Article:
British driver Katherine Legge has lashed out against Dragon Racing and its co-owner Jay Penske, and said she will take legal action against the team over their decision to replace her in the 2013 IZOD IndyCar Series championship with Sebastian Saavedra.

"I am extremely disappointed that Dragon Racing and sponsor TrueCar have announced a replacement IndyCar driver for the #6 car," Legge said in a statement on Wednesday.

"This has come as a huge shock," she admitted. "I firmly believe that Dragon Racing and TrueCar cannot proceed without me and I will be taking legal action to protect my rights."

Legge revealed that she had signed a two-year contract with sponsors TrueCar that covered 2012 and 2013, which she then subsequently brought to the Dragon Racing team to fund her two full seasons. She said that she had been given no cause for her firing by either TrueCar or team co-owner Jay Penske.

"I received a letter from Dragon Racing, terminating my services on January the 18th," she said. "My legal team had asked for details regarding the reasoning for this termination but none have been provided.

"I was very much looking forward to 2013, using the experience I gained last year as a spring board for greater success," she added. "It was a very difficult season last year, we did very little testing and I was made to sit out of some of the races."

That was a reference to the difficulties the team experienced after an acrimonious split in May 2012 with original engine suppliers Lotus, which left Dragon with a single-engine-only deal with Chevrolet that had to be shared between her and the team's other driver, Sebastien Bourdais.

Legge had been confident of a second year in IndyCar, clearly believing that even if Dragon went for a different driver she would be able to take the TrueCar 'Women Empowered Initiative' sponsorship with her to another team. Instead, the team's announcement on Tuesday made it clear that TrueCar would be staying on as sponsors of Legg's replacement at Dragon, Colombia's Sebastian Saavedra.

Legge fumed that she had no idea where TrueCar and its CEO now stood on the initiative that had been specifically designed to give a financial boost to women drivers in competitive motorsports.

"I can tell you that I feel like I have been treated very unfairly in all of this and the last thing I feel at the moment is 'Empowered!'" she said. "Scott Painter told the press on numerous occasions that it was a two-year deal with me and how he believed women could race on an equal footing with the guys."

With the collapse of her TrueCar/Dragon deal, Legge's prospects of putting together any kind of race program for 2013 now look very bleak, as the 32-year-old herself admitted.

"I am working feverishly to put something together; however, having this happen so late in the game has made it virtually impossible," she said. "I have fought very hard, every step of my career, to get the opportunities that I have created for myself and I will continue to do so.

"I am also not sure whether IndyCar will take a stand on my behalf," she added. "I am unsure of whether there is anything they can do apart from lend me their support."

Until she was dropped by Dragon she had been working hard to secure the extra sponsorship funding needed by the team to run the second car in 2013 alongside Bourdais.

"I have spent most of this off-season trying to help TrueCar mitigate their costs and bring sponsors onboard with their Initiative, having invested a great deal of my own time, effort and money," she said, before lashing out personally at team co-owner Jay Penske.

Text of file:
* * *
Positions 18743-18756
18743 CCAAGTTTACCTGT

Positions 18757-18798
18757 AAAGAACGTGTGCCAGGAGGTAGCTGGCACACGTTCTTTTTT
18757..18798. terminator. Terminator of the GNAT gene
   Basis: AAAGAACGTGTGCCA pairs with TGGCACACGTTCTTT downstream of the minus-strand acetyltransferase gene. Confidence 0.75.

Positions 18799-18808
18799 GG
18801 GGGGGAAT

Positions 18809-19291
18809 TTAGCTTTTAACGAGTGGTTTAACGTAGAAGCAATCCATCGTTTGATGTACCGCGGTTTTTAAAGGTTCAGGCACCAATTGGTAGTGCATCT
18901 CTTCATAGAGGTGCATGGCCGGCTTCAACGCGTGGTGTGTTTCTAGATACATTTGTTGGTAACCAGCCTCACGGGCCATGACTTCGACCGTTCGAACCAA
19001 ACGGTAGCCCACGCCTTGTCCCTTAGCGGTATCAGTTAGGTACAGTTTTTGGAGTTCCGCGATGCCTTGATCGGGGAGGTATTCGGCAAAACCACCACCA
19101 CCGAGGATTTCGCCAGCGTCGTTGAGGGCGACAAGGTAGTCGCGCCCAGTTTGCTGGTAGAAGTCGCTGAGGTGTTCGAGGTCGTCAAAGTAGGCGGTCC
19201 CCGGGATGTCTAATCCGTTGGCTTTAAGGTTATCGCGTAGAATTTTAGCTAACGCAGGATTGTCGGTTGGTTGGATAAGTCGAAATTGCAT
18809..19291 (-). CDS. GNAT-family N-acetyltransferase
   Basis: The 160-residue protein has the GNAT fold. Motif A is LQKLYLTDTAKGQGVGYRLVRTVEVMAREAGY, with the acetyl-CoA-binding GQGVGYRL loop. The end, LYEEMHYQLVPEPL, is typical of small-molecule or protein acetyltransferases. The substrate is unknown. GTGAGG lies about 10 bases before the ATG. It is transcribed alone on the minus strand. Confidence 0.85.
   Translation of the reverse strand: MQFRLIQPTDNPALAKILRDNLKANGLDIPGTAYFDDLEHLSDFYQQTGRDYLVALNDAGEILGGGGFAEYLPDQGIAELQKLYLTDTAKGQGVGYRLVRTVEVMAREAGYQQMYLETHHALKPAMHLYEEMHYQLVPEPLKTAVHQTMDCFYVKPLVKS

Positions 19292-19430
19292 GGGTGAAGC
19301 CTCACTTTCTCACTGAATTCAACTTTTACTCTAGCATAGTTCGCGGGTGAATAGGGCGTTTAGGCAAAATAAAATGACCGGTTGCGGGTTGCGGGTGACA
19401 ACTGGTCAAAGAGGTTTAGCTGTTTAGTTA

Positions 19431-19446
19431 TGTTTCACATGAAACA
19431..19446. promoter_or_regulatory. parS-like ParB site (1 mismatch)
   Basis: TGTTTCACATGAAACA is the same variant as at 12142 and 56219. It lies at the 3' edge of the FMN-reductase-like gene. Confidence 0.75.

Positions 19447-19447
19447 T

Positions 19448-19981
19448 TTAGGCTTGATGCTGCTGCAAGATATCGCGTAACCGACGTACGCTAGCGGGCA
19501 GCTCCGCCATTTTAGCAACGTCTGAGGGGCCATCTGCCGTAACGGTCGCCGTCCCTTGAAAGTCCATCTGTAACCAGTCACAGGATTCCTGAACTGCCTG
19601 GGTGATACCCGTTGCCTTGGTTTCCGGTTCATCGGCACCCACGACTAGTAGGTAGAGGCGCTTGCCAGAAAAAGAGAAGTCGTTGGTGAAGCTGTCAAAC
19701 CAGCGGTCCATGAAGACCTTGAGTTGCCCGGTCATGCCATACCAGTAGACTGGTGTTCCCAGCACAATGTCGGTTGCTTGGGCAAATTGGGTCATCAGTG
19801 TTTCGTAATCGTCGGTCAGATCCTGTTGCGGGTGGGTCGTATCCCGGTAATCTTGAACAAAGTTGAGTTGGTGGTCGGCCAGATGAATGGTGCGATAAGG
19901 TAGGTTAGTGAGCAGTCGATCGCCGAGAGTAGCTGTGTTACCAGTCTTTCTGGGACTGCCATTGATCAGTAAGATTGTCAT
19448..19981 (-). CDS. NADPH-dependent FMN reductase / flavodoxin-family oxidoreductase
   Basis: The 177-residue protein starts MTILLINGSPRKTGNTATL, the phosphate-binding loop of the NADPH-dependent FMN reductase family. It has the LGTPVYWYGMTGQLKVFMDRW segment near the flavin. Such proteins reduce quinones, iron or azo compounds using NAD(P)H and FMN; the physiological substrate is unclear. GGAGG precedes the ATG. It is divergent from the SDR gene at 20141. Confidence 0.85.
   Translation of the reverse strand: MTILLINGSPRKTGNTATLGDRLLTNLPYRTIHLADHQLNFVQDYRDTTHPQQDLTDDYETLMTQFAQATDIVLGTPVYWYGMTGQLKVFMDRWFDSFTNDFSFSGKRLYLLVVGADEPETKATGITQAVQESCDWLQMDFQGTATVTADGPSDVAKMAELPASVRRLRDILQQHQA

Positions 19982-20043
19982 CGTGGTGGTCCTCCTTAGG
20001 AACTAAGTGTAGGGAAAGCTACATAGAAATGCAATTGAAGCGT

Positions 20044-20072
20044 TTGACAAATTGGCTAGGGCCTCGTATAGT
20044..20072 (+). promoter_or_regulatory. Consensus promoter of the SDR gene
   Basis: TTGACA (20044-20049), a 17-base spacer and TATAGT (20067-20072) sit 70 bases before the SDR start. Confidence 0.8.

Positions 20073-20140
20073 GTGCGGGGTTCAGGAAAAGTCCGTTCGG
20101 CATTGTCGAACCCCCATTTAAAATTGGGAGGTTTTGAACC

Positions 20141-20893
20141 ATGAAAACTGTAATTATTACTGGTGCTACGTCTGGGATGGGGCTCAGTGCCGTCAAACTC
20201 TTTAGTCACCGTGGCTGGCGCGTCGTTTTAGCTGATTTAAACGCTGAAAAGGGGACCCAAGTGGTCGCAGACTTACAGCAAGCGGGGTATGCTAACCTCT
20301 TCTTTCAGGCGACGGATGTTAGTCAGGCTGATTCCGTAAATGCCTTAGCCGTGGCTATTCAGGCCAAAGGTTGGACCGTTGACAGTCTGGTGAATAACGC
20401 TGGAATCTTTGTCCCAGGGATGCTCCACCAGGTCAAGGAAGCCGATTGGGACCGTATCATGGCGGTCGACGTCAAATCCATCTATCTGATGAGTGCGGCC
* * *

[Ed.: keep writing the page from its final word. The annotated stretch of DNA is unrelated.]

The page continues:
"Jay Penske's actions in Nantucket really hurt my ability to find additional and personal sponsors, and it was highly embarrassing, especially with the message that we were trying to portray regarding the empowerment of women in motorsport," she said, referring to Penske's arrest last August on charges of breaking and entering, along with his older brother Mark.

Responding to Legge's threat of legal action, Dragon Racing issued a brief statement refuting the driver's main charges.

"Both Dragon Racing and TrueCar have tried to amicably resolve this matter with Legge and her representatives to no avail," the statement said. "Aside of acknowledging the existence of the dispute, due to the confidential nature of the dispute, neither of the parties will be making any further public statements regarding this matter, but both TrueCar and Dragon Racing have ample confidence that they will undoubtedly prevail."

As for the original decision to replace Legge, Dragon Racing's Executive Vice President Paul Woolnough said that: "Our primary sponsor and Dragon Racing have decided it is best for the team to move in a different direction for the upcoming season."

TrueCar CEO Scott Painter was also quoted on the team press release, echoing similar sentiments about the decision to replace Legge with Saavedra in 2013.

"We have thoroughly enjoyed our association with Katherine, but after 12 months of collaboration, hardwork, and TrueCar's sincere efforts to resurrect Katherine's openwheel career, TrueCar has decided to pursue a different driver for 2013 IndyCar season," said Painter.

"We've had to make some difficult choices this offseason, based on the goal of winning races and doing what is best our partners, sponsors, and team," said Jay Penske. "I adamantly believe with the experience of our crew, our engineers, drivers, and the tremendous support of our partners, we have a team in 2013 that can compete for the championship."

The Dragon Racing press release also tried for a conciliatory tone by wishing Legge all the best for the future.

"We are thankful for the contributions Katherine Legge has made during her time at Dragon Racing," said Woolnough. "We wish Katherine her the best in her future racing endeavours."